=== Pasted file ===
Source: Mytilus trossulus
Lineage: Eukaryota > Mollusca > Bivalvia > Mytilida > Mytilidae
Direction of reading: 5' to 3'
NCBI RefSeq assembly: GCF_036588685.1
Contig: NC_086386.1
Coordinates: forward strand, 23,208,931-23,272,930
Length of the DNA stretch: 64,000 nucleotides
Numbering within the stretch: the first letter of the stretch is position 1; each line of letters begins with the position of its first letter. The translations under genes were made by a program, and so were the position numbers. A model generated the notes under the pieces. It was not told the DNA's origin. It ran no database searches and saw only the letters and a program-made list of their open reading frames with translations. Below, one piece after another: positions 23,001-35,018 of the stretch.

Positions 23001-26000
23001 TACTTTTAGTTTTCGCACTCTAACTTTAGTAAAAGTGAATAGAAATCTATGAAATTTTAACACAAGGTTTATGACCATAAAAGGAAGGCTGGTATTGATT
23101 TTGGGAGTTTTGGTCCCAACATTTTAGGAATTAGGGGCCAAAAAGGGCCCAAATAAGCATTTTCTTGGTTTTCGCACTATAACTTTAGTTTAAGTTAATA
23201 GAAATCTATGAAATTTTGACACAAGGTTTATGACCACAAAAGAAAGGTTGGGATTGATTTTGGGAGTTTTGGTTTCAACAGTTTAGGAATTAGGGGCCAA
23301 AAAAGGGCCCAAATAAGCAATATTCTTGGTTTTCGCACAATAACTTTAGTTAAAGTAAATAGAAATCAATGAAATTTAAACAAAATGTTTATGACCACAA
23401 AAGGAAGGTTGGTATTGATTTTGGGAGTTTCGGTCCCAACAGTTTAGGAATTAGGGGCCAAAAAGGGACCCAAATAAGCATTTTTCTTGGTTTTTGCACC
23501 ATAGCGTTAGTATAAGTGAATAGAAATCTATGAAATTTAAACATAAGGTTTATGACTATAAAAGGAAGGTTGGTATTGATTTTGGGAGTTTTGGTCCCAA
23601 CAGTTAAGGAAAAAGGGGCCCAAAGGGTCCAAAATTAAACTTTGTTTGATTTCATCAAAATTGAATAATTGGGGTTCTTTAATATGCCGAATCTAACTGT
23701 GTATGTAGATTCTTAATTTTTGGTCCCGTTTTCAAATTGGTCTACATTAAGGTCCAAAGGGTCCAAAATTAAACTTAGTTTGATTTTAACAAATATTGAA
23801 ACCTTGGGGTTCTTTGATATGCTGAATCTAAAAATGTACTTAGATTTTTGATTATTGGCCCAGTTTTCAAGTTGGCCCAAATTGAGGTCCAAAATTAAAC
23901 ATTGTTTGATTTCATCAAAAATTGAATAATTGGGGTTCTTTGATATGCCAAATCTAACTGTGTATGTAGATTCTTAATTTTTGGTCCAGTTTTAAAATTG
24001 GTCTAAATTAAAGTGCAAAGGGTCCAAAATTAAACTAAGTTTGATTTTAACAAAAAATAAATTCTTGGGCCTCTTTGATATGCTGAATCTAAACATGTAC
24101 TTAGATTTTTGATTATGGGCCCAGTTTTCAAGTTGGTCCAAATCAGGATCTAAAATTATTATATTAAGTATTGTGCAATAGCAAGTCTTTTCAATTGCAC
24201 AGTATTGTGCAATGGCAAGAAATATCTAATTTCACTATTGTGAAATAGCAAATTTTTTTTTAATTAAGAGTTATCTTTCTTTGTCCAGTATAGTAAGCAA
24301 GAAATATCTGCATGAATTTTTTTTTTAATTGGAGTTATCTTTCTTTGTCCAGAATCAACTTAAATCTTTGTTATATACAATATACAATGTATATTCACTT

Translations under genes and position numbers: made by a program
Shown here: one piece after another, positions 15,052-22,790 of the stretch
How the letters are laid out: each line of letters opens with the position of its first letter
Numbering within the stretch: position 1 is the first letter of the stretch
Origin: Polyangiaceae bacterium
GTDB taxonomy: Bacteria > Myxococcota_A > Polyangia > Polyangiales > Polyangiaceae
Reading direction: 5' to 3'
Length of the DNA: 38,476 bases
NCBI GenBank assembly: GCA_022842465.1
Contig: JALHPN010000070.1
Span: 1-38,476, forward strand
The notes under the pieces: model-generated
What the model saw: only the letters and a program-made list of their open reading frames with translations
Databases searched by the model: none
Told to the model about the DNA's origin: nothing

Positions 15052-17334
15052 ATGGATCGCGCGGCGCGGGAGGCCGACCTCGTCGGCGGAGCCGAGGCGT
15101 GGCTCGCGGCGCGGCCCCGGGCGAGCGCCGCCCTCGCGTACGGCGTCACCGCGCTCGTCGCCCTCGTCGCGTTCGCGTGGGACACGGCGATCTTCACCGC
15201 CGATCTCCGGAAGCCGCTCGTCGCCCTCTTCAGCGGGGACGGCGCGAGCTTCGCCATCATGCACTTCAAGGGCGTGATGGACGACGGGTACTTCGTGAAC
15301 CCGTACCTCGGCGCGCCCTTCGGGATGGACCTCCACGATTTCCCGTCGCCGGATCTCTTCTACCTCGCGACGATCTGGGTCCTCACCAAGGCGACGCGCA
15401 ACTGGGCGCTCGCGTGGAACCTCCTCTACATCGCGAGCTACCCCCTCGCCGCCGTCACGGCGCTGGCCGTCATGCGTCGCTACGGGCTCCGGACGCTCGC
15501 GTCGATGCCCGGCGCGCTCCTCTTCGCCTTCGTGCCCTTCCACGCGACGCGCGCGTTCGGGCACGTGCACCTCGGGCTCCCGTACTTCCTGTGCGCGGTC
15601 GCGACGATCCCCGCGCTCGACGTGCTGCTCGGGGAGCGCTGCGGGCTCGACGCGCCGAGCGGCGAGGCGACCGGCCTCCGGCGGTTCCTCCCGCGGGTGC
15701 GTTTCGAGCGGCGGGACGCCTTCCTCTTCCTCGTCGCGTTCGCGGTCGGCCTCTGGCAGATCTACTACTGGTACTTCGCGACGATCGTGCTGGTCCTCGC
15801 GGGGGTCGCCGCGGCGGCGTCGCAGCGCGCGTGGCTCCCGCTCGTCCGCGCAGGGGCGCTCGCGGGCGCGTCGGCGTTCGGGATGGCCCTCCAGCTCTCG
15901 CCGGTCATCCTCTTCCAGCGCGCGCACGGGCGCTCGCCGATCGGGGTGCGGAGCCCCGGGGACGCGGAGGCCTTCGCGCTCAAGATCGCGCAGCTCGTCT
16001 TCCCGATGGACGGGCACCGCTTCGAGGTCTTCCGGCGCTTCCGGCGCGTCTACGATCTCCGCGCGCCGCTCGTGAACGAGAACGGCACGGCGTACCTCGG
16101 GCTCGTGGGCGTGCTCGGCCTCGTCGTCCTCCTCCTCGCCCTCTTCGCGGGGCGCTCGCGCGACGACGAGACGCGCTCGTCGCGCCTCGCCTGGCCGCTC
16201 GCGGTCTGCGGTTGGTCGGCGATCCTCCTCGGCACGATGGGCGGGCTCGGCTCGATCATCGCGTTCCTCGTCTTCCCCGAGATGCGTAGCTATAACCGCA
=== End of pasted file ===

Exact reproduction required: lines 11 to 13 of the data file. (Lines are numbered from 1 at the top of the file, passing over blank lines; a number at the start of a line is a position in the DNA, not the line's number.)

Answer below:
23101 TTGGGAGTTTTGGTCCCAACATTTTAGGAATTAGGGGCCAAAAAGGGCCCAAATAAGCATTTTCTTGGTTTTCGCACTATAACTTTAGTTTAAGTTAATA
23201 GAAATCTATGAAATTTTGACACAAGGTTTATGACCACAAAAGAAAGGTTGGGATTGATTTTGGGAGTTTTGGTTTCAACAGTTTAGGAATTAGGGGCCAA
23301 AAAAGGGCCCAAATAAGCAATATTCTTGGTTTTCGCACAATAACTTTAGTTAAAGTAAATAGAAATCAATGAAATTTAAACAAAATGTTTATGACCACAA